Using minute graphite particles 1000 times smaller than the width of a human hair, mechanical engineers at Arizona State University hope to boost the efficiency--and profitability--of solar power plants.

Fast-Recharge, Lithium-Ion Battery Could be Perfect for Electric Cars

The next-generation battery, like next-generation TV, may be 3-D, scientists reported at the 241st National Meeting and Exposition of the American Chemical Society (ACS) in Anaheim, CA. They described a new fast-recharge lithium-ion (Li-on) battery, already available in a prototype version, with a three-dimensional interior architecture that could be perfect for the electric cars now appearing in auto dealer showrooms

Waste Ash from Coal Could Save Billions in Repairing U.S. Bridges & Roads

Coating concrete destined to rebuild America's crumbling bridges and roadways with millions of tons of underused flyash waste from burning coal could extend the life of the structures significantly, saving billions of dollars, scientists reported here.

First Practical Nanogenerator Produces Electricity with Pinch of the Fingers

Scientists are reporting development of the first commercially viable nanogenerator, a flexible chip that can use body movements -- a finger pinch now en route to a pulse beat in the future -- to generate electricity. Their study will be presented at the American Chemical Society's 241th National Meeting in Anaheim.

Key Plant Traits Yield More Sugar for Biofuels

New clues about plant structure are helping researchers from the DOE's BioEnergy Science Center narrow down a large collection of poplar tree candidates and identify winners for future use in biofuel production.

From Crankcase to Gas Tank: New Microwave Method Converts Used Motor Oil Into Fuel

Scientists are reporting development of a quick, efficient method for recycling automotive waste oil into fuel. The new method could help dispose of the estimated 24 million tons of waste oil produced each year worldwide and provide a supplemental fuel source for an energy-hungry world. Scientists will describe the new method, the first to use microwaves to convert waste oil to fuel, at the 241st National Meeting of the American Chemical Society in Anaheim.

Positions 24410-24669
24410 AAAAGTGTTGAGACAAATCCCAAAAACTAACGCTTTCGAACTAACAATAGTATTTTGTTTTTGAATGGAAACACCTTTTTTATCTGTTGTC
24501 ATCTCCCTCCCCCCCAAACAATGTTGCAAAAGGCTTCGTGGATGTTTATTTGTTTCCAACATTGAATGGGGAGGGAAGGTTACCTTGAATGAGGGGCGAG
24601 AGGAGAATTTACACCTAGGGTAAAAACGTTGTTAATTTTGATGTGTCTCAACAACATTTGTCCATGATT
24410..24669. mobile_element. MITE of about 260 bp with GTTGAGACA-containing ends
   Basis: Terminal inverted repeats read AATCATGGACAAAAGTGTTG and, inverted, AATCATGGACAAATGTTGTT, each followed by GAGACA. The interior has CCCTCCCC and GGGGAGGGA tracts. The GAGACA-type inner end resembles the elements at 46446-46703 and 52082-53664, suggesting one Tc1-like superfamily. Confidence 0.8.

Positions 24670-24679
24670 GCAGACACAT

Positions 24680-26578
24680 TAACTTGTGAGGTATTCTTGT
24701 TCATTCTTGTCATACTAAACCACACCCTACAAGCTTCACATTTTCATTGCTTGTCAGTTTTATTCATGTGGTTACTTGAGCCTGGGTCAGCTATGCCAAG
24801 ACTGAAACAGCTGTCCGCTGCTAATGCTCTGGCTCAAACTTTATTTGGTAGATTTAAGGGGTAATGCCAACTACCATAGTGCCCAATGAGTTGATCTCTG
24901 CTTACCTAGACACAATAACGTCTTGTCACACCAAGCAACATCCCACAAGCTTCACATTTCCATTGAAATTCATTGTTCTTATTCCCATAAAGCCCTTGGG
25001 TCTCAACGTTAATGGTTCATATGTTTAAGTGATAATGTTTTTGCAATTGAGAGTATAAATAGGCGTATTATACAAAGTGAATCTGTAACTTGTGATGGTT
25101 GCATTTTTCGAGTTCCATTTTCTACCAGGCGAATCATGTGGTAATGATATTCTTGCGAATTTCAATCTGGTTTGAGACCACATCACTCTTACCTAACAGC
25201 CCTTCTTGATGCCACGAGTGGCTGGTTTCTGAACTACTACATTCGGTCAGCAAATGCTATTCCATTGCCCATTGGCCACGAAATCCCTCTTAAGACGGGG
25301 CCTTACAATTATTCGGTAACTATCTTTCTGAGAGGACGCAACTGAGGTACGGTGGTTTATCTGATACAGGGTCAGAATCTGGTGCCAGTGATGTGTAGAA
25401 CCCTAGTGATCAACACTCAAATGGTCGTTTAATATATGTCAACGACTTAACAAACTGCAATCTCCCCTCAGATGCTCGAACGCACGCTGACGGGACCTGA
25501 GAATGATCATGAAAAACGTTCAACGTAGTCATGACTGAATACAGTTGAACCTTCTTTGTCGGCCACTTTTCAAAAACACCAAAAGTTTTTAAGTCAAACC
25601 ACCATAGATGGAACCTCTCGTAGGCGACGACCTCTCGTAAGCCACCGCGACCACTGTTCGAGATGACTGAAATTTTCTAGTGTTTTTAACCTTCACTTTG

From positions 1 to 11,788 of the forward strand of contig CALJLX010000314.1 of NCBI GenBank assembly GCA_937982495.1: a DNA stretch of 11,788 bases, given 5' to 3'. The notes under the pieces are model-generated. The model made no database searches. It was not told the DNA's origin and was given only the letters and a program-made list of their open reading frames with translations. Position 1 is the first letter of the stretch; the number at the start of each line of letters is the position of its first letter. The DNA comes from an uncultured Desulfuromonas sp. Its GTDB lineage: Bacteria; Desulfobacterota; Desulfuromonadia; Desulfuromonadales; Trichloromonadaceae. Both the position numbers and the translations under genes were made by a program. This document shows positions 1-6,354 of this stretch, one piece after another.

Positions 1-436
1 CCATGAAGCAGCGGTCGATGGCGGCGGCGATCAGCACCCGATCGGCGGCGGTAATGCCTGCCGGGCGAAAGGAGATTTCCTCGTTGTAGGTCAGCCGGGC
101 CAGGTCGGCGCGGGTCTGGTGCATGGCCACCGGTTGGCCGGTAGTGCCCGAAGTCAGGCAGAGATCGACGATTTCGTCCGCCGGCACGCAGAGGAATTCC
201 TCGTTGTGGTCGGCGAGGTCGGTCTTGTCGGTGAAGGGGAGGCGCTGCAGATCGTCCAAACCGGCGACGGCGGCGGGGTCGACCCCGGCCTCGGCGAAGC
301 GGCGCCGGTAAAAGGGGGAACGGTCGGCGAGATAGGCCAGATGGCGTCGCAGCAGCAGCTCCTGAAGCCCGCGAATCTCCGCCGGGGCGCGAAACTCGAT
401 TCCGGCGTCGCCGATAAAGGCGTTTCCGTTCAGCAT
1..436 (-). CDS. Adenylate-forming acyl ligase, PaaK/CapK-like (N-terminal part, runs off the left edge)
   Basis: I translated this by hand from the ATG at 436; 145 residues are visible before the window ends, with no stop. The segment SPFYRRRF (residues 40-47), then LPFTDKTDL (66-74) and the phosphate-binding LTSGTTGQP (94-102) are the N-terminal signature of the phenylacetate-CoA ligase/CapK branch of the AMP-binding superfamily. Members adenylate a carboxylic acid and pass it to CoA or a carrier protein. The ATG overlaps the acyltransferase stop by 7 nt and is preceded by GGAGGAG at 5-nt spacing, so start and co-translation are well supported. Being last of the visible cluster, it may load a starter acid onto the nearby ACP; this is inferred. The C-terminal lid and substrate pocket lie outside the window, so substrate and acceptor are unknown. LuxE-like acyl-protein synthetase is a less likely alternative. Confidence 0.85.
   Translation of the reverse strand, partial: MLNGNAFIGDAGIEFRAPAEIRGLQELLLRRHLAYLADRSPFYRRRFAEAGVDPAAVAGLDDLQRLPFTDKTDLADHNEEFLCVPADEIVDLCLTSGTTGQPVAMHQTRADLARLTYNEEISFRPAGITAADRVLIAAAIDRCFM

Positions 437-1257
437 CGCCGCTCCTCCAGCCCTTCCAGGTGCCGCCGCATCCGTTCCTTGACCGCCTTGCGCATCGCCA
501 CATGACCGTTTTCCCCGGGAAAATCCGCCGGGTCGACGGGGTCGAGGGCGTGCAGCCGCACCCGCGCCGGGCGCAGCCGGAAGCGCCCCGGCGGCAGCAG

"Green" Cars Could be Made from Pineapples and Bananas

Your next car hopefully won't be a lemon. But it could be a pineapple, banana, or some other tropical fruit. That's because scientists in Brazil are reporting an advance toward the long-awaited "bio-automobile" .... developed a convenient way to turn fruit fibers into nanoparticles to improve the performance and eco-friendliness of automobile plastics, including bumpers and dashboards. Scientists will describe the new method and materials at the 241st National Meeting and Exposition of the American Chemical Society in Anaheim, Calif.

Debut of the First Practical "Artificial Leaf"

In a finding that could help meet the growing energy demands of billions of people worldwide in a simpler, more efficient and less-costly way, a noted scientist is reporting long-awaited development of the first practical "artificial leaf." The solar-powered device mimics the chemical process, called photosynthesis, that plants use to convert sunlight into fuel, said chemist Daniel Nocera. He will describe the device at the 241st National Meeting of the American Chemical Society in Anaheim.

Neutron Analysis Yields Insight Into Bacteria for Solar Energy

Structural studies of some of nature's most efficient light-harvesting systems are lighting the way for new generations of biologically inspired solar cell devices.

Discovery of Recycling Method to Advance Fuel Cell Practicality

The use of hydrogen as a practical, widespread alternative fuel to gasoline took another step today as researchers from Los Alamos National Laboratory and The University of Alabama announce a method for recycling a hydrogen fuel source.

Iodine 131 Greatest Threat in Japanese Nuclear Disaster

Bingham Cady is a professor of Mechanical and Aerospace Engineering at Cornell University. He helped operate Cornell's now-closed on-campus nuclear reactor and has been a consultant for several nuclear energy companies.

BESC Scores a First with Isobutanol Directly from Cellulose

In the quest for inexpensive biofuels, cellulose proved no match for a bioprocessing strategy and genetically engineered microbe developed by researchers at the Department of Energy's BioEnergy Science Center.

Sandia Seeds Culture of Nuclear Energy Safety and Security

The growing interest among Middle Eastern nations in establishing nuclear power programs prompted a Sandia National Laboratories team to conceive and lead development of a new institute that will seed and cultivate a regional culture of responsible nuclear energy management.